´
 
³5LJKWV´
are negotiable and traded in the securities market. Should your calculation take place before the ex-dividend date, then add 1
³
right
´
for the dividend and divide $2 by 1l, resulting in a value of $0.18 per right.While
³
rights
´
generally have value close to parity, sometimes they are at a discount and other times at a small premium.The latter would reflect buying of 
³
rights
´
used for oversubscriptions.
THE OVERSUBSCRIPTION PLAY
The expiration of a
³
rights
´
offering, the company may have had subscriptions for less than the amount offered. In our example, let us assume that only 9,000 shares of the 10,000 offered had been subscribed. When the residual, in this case,the 1,000 shares have been reserved for stockholders that is known as an oversubscription privilege. The profit in theOversubscription is contained in the 1,000 shares.Where an Oversubscription opportunity is present, as indicated in our illustration, the company had agreed to sell allunsubscribed shares on a pro rata basis at $18 a share to those stockholders who have exercised their primary
³
rights
´
 that is, subscribed to a proportionate amount by the number of shares held. Stockholders who had complied with theabove indicate at time of subscription their desire to participate. Thus the 1,000 shares are divided among stockholderswho entered oversubscription orders. In this way, a stockholder purchases shares at $18 compared with the market priceof $20 a share. Note that the shares are obtained without use of rights.You know that as a stockholder you may participate in your pro rata share of the Oversubscription. Also, without owningshares at time of the rights offer, an investor may participate in the Oversubscription if he first purchases rights. Thisestablishes privilege to subscribe to shares, plus additional shares at termination of the
³
rights
´
offer. However, in thissituation, our objective is not long-term investing. Therefore, at the time we purchase
³
rights,
´
we sell the equivalentnumber of shares to be received by using the
³
rights
´
to subscribe to the stock. In effect, then, we have no real positionsince our sales of stock offsets are purchases of 
³
rights.
´
 
This is, in effect, an arbitrage.
 For example, company X offers additional stock at $18 a share in the ratio of 1 for each 10 held. If the stock is priced at$20, then the
³
rights
´
are worth $0.20 a share. If we purchase 1,000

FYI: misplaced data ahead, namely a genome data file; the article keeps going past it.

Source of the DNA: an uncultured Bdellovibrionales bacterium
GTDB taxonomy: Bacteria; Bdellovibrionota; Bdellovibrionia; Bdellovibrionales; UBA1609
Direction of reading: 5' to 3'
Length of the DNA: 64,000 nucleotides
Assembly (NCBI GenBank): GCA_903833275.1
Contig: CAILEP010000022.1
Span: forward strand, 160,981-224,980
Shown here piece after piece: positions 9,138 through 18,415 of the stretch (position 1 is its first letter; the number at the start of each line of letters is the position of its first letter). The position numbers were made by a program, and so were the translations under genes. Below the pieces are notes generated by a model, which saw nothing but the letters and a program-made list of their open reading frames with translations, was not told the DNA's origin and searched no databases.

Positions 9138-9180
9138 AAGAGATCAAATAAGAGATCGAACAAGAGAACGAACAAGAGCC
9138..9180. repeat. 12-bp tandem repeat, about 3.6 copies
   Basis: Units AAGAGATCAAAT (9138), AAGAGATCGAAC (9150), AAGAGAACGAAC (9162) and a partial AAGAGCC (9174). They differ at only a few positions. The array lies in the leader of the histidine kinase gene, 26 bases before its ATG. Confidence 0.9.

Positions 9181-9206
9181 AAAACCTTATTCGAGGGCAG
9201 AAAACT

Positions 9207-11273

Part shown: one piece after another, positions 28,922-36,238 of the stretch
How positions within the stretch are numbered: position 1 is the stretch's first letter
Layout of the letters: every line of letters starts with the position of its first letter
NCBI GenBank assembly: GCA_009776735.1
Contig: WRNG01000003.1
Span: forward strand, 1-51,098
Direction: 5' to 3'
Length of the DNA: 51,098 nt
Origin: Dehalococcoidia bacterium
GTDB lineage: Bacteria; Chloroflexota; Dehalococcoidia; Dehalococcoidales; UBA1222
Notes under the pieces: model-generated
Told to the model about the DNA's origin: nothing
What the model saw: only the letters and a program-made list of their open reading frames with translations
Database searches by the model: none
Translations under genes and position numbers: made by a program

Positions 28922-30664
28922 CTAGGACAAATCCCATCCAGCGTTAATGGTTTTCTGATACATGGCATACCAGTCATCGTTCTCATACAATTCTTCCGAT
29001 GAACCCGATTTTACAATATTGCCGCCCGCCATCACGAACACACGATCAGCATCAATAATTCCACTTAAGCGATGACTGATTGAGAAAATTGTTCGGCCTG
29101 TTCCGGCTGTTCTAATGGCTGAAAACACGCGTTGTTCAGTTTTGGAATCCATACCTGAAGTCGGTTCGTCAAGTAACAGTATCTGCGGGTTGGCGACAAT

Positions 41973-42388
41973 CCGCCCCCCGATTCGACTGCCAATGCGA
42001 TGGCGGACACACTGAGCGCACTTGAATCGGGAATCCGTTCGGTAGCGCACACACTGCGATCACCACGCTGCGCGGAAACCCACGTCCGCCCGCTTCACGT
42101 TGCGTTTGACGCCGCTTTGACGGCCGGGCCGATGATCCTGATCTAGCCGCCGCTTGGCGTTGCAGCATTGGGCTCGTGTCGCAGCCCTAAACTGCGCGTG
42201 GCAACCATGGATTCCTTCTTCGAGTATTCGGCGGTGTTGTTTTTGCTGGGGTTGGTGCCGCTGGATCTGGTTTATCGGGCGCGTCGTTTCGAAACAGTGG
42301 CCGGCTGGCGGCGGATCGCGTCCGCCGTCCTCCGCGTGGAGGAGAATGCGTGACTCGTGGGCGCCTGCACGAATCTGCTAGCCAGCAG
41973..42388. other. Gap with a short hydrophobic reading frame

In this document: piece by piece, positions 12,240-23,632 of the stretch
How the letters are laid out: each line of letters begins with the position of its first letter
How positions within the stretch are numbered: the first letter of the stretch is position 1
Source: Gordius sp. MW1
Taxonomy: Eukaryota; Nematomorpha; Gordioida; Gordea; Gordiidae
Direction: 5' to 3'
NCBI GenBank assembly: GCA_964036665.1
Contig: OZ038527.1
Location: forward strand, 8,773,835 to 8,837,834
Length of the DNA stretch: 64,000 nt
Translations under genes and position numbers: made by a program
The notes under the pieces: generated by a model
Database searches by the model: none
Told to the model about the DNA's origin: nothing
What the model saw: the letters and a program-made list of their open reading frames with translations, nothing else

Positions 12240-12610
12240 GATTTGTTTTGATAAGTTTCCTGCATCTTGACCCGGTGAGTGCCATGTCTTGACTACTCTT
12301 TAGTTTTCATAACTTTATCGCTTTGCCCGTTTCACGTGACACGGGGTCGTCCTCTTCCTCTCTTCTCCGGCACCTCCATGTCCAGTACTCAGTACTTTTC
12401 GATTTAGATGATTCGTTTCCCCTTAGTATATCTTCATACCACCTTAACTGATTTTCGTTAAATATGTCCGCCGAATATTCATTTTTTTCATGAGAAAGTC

³
rights,
´
we can subscribe to 100 shares of stock at$20. Therefore, to establish Oversubscription participation, we buy 1,000
³
rights
´
under $0.20 a share if possible, andthen sell 100 shares of stock at $20. Our 1,000
³
rights
´
will be delivered to the processing agent in exchange for 100shares of stock which we will deliver against our sale of 100 shares of stock.
The spread is our profit.
 What we have created is the privilege of participation in the Oversubscription to the extent that we have subscribed to thestock. A protective feature is that our decision to participate in the Oversubscription does not have to be until close toexpiration date of the
³
rights.
´
Thus, if the stock is sufficiently above subscription price to assure a profit, we exercisethe Oversubscription privilege.We have noted over the years that the number of shares available the Oversubscription play varies from negligibleamounts to as much as 60% allotments. This latter occurred in the
Central Hudson Gas and Electric 
&RUS¶V
offering of common stock to its shareholders. A 60% allotment means that stockholders who participated in the Oversubscriptionreceived 60% of their primary subscription. On the other hand,
Interstate Power Company 
had only 7,000 shares to beissued on the secondary
³
rights
´
compared with 177, 354 shares subscribed to on the primary subscription. In a recent
³ULJKWV´DQG2YHUVXEVFULSWLRQRIIHULQJE\
Hawaiian Electric Company,
those participants in the Oversubscription werein a position to take a $2.87 profit for shares received. At expiration time, the stock was priced at $32.87 while thesubscription price was $30 a share.Conventional financial analysis for evaluation of shares in relation to market price is standard procedure. This will showa quality rating helpful when considering stability of price of stock being issued. Since profit lies in the sale of sharesreceived in the Oversubscription allotment, we would direct our participation to situations where price stability is present.